American writer named Edgar Allen Poe wrote "The Raven", a poem baring similarities to his life. Poe was born in 1811 in Boston, Massachusetts. He joined the army, but was court-martialed for neglect of his duty. He turned to writing after he left the army. Failing to make a living by writing, he became addicted to alcohol. Unfortunately, in 1847 he suffered the loss of his wife. Indeed, the theme of loss, which pervades much of his work, can be linked to events of personal tragedy in his own life. .
"The Raven" dates from 1844 and presents an odd prophecy of a man who has lost his love, "the rare and radiant maiden whom the angles named Lenore"(377). Far from being a tale of horror, it is a poem of haunting poetic beauty, "Ghastly grim and ancient raven wandering from the Nightly shore- Tell me what thy lordly name is on the Night's Plutonian shore!"(379). This type of tone is found allover the poem as beautiful as the words might seem the paint a gloomy picture in the readers mind. .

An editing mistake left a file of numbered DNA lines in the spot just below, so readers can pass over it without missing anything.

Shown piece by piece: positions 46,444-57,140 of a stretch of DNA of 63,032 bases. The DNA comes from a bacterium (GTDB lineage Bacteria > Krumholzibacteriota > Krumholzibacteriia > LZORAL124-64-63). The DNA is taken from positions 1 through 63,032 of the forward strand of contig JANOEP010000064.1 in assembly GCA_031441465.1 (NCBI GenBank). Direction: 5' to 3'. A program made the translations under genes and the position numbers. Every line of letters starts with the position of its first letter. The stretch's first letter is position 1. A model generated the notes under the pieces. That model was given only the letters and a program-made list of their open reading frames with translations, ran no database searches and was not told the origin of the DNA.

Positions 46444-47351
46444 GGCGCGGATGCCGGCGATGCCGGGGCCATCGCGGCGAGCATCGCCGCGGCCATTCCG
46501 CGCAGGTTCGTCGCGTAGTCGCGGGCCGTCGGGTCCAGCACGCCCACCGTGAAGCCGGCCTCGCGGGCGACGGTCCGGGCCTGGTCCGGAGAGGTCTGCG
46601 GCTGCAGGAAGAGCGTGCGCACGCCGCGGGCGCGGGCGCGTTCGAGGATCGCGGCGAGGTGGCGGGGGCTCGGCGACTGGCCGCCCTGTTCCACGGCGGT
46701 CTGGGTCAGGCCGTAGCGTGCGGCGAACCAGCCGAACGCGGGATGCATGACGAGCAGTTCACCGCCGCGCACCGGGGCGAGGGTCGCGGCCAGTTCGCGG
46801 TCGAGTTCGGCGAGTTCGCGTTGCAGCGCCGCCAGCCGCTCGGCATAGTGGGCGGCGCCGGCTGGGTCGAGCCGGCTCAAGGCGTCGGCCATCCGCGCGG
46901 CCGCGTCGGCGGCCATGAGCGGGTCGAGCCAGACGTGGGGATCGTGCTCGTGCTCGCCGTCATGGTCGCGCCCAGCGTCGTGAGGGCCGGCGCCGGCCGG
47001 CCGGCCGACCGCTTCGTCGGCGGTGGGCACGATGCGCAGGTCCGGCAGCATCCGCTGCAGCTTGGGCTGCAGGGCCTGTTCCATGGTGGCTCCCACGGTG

In the poem "The Raven", the tone taken by the author is of a dreary, dark place where a man is trying to find hope and possible closure through the symbolism of a mystical bird, which enters his home and perches itself on a bust of the goddess of wisdom named Pallas. The raven appears as a metaphorical symbol representative of the memories of the narrator's loss. Additionally, the raven represents the impossibilities of Lenore's return that is the narrator's wife. One can see this when the narrator ask the raven "Tell this soul with sorrow laden if, within the distant Aidenn, It shall clasp a sainted maiden whom the angels name Lenore-"(381) and the raven answers him "nevermore".
One can see throughout the stanzas how the author is painting tone of a man who is becomes maddened by the loss of his beloved Lenore and the bird perched above his chamber door. The narrator can be seen repeat asking the raven question a pond question to quench his thrust for hope and closure, but the raven answer him almost mocking him with the words "nevermore".